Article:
Volume 75, Number 17 | September 14 - 20, 2005

THE ROLLING STONES: A 70’s Review, Through the Lens of Ken Regan.
Pop International Galleries
473 West Broadway
(212.533.4262; popinternational.com)

Photo by Ken Regan

Egg Breaker: Rolling Stones’ guitarist Keith Richards starts the day on the right foot.

The Rolling Stones at rest

Ken Regan’s photography provides a rare glimpse of the iconic band

By Aileen Torres

Preening and parading around for audiences is practically second nature for the Rolling Stones, who are still going strong after four decades and touring again this fall. Ken Regan’s photographs of the band, currently being shown at Pop International Galleries in Soho, show a quieter side of these iconic rock stars.

The predominately black and white images were taken in the 1970s during the weeks prior to a tour. The band would typically spend over a month rehearsing, writing, and hanging out together in order to prepare for taking their show on the road. One spring, the band rented Andy Warhol’s house in Montauk for this pre-tour ritual. Regan traveled back and forth from Manhattan to Montauk during the five to six weeks the band spent there.

Among the most striking photos at the exhibit, which runs through September, is one of Keith Richards making breakfast at the Warhol house.

“Keith making breakfast. That blew my mind!” said Regan. “Who would imagine him cooking breakfast for himself?”

The scene is so ordinary, it would be easy to mistake Richards for any man on any morning in America. But it’s the documentary aspect of Regan’s photography that makes these images so surprising. Other shots of the band members include Mick Jagger walking along the beach, wrapped up in a trench coat, looking very peaceful and pensive.

“I’ve had so much fun with them [The Rolling Stones] through the years,” said Regan, who first began photographing the band in 1972. He swore he would never photograph weddings or babies when he first started taking pictures. “But I did Keith’s wedding and Keith’s first baby!” he said with a laugh.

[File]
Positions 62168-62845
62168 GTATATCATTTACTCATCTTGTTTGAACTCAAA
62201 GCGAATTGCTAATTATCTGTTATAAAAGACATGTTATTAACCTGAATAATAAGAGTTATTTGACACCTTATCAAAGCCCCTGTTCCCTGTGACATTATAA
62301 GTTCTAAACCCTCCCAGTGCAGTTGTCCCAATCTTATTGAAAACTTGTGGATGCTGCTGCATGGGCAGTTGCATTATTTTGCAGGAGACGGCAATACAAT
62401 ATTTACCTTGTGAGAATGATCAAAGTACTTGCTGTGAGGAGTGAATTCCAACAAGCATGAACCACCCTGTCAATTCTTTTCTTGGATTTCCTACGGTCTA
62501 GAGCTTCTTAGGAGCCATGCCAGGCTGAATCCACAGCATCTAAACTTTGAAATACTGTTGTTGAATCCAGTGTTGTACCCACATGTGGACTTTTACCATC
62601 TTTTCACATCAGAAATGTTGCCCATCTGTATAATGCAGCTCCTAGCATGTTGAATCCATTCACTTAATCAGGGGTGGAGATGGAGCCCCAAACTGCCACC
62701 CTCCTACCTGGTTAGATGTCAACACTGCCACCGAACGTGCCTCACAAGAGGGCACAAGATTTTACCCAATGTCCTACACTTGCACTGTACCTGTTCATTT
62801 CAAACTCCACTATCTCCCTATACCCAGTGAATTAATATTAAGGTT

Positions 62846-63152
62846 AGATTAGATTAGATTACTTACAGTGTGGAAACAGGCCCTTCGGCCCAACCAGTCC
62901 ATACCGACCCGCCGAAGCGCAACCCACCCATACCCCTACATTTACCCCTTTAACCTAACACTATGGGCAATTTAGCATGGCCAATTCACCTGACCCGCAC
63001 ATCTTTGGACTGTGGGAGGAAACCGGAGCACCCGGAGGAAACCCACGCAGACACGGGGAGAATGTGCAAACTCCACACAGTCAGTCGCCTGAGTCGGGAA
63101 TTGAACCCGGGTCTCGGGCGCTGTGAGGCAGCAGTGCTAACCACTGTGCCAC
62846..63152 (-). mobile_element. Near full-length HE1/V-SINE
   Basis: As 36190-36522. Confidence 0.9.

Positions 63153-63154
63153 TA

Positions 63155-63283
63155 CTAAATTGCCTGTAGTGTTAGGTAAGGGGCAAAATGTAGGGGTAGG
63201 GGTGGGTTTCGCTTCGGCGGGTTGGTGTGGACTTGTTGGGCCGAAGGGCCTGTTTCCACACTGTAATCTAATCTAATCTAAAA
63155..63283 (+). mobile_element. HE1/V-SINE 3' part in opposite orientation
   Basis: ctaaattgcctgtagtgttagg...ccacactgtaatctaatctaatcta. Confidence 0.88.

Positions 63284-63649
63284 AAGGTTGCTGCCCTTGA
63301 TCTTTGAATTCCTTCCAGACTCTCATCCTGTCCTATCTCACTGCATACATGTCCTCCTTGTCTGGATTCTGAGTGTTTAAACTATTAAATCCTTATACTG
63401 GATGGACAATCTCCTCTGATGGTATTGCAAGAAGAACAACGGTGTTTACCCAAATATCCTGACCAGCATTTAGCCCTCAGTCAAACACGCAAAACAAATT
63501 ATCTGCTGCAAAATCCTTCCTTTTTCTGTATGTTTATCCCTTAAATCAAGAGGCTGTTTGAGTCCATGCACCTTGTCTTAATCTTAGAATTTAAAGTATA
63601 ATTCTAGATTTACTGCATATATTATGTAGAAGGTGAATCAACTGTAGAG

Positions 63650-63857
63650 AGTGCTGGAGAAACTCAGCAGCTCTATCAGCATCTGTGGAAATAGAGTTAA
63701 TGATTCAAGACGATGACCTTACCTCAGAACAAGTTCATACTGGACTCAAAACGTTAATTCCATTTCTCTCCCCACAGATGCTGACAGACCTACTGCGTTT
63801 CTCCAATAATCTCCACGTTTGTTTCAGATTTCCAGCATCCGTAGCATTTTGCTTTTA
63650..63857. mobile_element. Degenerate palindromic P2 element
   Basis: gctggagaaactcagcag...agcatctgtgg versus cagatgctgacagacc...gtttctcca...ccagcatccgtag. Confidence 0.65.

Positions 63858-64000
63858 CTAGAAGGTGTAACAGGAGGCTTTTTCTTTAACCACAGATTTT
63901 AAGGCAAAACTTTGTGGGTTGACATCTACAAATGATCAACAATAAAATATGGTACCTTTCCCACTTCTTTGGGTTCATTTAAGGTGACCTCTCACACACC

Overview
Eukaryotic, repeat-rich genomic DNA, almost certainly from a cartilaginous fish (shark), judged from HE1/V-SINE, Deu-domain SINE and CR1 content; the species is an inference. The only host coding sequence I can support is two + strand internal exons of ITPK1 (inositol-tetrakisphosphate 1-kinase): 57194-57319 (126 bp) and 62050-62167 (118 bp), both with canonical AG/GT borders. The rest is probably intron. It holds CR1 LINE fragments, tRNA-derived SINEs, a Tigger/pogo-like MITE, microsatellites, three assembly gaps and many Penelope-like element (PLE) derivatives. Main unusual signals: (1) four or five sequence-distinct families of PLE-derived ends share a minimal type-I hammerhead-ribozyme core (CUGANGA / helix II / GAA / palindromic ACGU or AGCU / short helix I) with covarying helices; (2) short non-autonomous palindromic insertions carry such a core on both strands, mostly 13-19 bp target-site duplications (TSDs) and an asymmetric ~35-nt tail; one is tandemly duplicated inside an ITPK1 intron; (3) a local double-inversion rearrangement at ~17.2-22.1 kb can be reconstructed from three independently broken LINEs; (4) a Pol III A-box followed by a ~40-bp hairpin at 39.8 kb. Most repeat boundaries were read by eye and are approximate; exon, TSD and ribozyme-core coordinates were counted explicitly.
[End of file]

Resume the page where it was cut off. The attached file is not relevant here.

Born and raised in the Bronx, Regan, an athlete and passionate sports fan, actually began his career as a sports photojournalist. He’s photographed several World Series, Super Bowls, and a few Olympics. Regan also counts Muhammad Ali, Mike Tyson, Hank Aaron and Joe Namath among his subjects. An image of Ali in training can be seen at the exhibit.

There was a wider world beyond sports, however, and Regan felt it calling.

“I wanted to move on and try something new and meet new people and new environments,” said Regan, who has also photographed Jimi Hendrix, Janis Joplin, The Band, and Bob Dylan. A few pictures from Dylan’s Rolling Thunder Tour are up at the exhibit and are very worth the trip.

“I love going into all these different worlds,” he explained. He ventured into a number of realms: fashion, food, even politics. Regan covered student riots throughout the country in the late ‘60s and eventually became very close with the Kennedys. In fact, after one all-nighter with the Stones, he flew right out to meet Ted Kennedy.

“I had to leave first thing the next morning to do a tour with him through the Middle East,” said Regan. “I came walking out on the tarmac, and Ted said, ‘Oh, my god. You don’t even have to tell me what happened.” Kennedy took one look at Regan and knew he had been running nonstop with the band.

Regan has achieved such intimacy in his photos because he works to earn the trust of his subjects.

“You establish these relationships with people, and they don’t mind you taking these photographs,” he said. “They just allow you there.” Unlike the norm nowadays, Regan never had to sign a contract with his subjects in the ‘70s and ‘80s. A simple handshake would do, he said.

“The Rolling Stones trusted me enormously. That’s a big factor, especially in show business, where people have been burnt by photographers,” Regan said, referring to the paparazzi. “It makes all these artists pull back and not trust anybody, and that’s clearly what’s happened now.”

The level of intimacy Regan achieved back then is implicit through these images, which connote a sense of ease between the subject and the camera. In these rare portraits of the Rolling Stones, Regan gives viewers real access to the private moments that made up the rock stars’ lives off stage.

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